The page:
Wednesday, September 28, 2011

Northeast Preview: Boston Bruins

With summer behind us and camps drawing to a close, it seems like the perfect time to contemplate the moves made by Montreal and its various division rivals. Over five parts, we will take a look at each team and venture a guess at where they will finish in 2011-12.Today, we wrap up the series by profiling the Habs biggest nemesis, the Boston Bruins
Last season: 46-25-11, 103 points (1st in Northeast, 3rd in East, Stanley Cup Champions)

Additions: Joe Corvo, D; Josh Hennessy, C; Benoit Pouliot, LW; Jamie Tardif, F

Subtractions: Thomas Kaberle, D; David Laliberte, RW; Mark Recchi, RW; Michael Ryder, RW; Boris Valabik D

Look above. Not a whole lot of changes, right? The fact that the Bruins have managed to keep their Stanley Cup Winning roster so intact should be a worrisome proposition for other Eastern Conference opponents. No doubt, the loss of Michael Ryder and Mark Recchi are noteworthy. While Ryder, as Habs fans well know, can be streaky, he nonetheless put up an impressive post-season performance, contributing 17 points in 25 games. As for Mark Recchi, his veteran savvy and complimentary scoring will undoubtedly be missed. A man with 1652 games of NHL experience is difficult, if not impossible, to replace. 

And, yet, with the acquisition of Benoit Pouliot and the continued emergence of Tyler Seguin, Brad Marchand as well as, to a lesser extent, Jordan Caron, it is clear that the Bruins have the tools to compensate for the loss of the two forwards.

As for the backend, after many season of courting, Peter Chiarelli finally managed to land Thomas Kaberle from Toronto late last season. However, his presence during the playoffs only allowed the Bruins to muster a horrendous 11.4% efficiency on the powerplay and, unsurprisingly, he was not retained in the offseason.

Indeed, it is quite impressive that Boston defeated Montreal and won a Stanley Cup with such a pitiful man-advantage. With Joe Corvo replacing the underwhelming Kaberle, it is hard to imagine the squad doing any worse.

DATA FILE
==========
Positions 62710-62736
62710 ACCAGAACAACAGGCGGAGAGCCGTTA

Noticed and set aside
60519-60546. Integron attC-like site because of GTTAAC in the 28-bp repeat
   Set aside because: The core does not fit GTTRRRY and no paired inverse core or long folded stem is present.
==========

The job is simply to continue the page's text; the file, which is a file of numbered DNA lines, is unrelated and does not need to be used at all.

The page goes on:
As for those who doubt Tim Thomas’ ability to put-up another Vezina-like campaign, those doubts are understandable. As resilient, hard-working and headstrong as Thomas may be, he cannot fight the hand of time. Yet, as he has proven many times, doubting him is often a foolish notion. And, even should he falter, the Bruins can always fall back on Tukka Rask, who would easily be a starting netminder on at least 20 other teams.

With a virtually unchanged roster, emerging youngsters and two excellent goaltenders, it seems unwise to bet against the Bruins in the Northeast division. 
Prediction: 1st in the North East.

Will the Bruins win their division again? Can they repeat as Cup Champs?    

Louis is an Associate Editor at and an Editor at Louis was born in Chicago but grew up in Quebec City where he earned Bachelor's Degree in Business Administration from Université Laval. He currently lives in Ottawa and works for the Coaching Association of Canada. He can be reached at


Good stuff Louis!

I think the big point here is Tim Thomas. If he can maintain his stellar form from last season the Bs will be a hell of a team to play against.

Even if he takes a little step back, as you pointed out, Rask is more than capable.

With the roster they have now, the emerging talent and the stable of high draft picks, the Bs are positioned to be a juggernaut for many, many years to come...

...much to the chagrin of Habs' fans!

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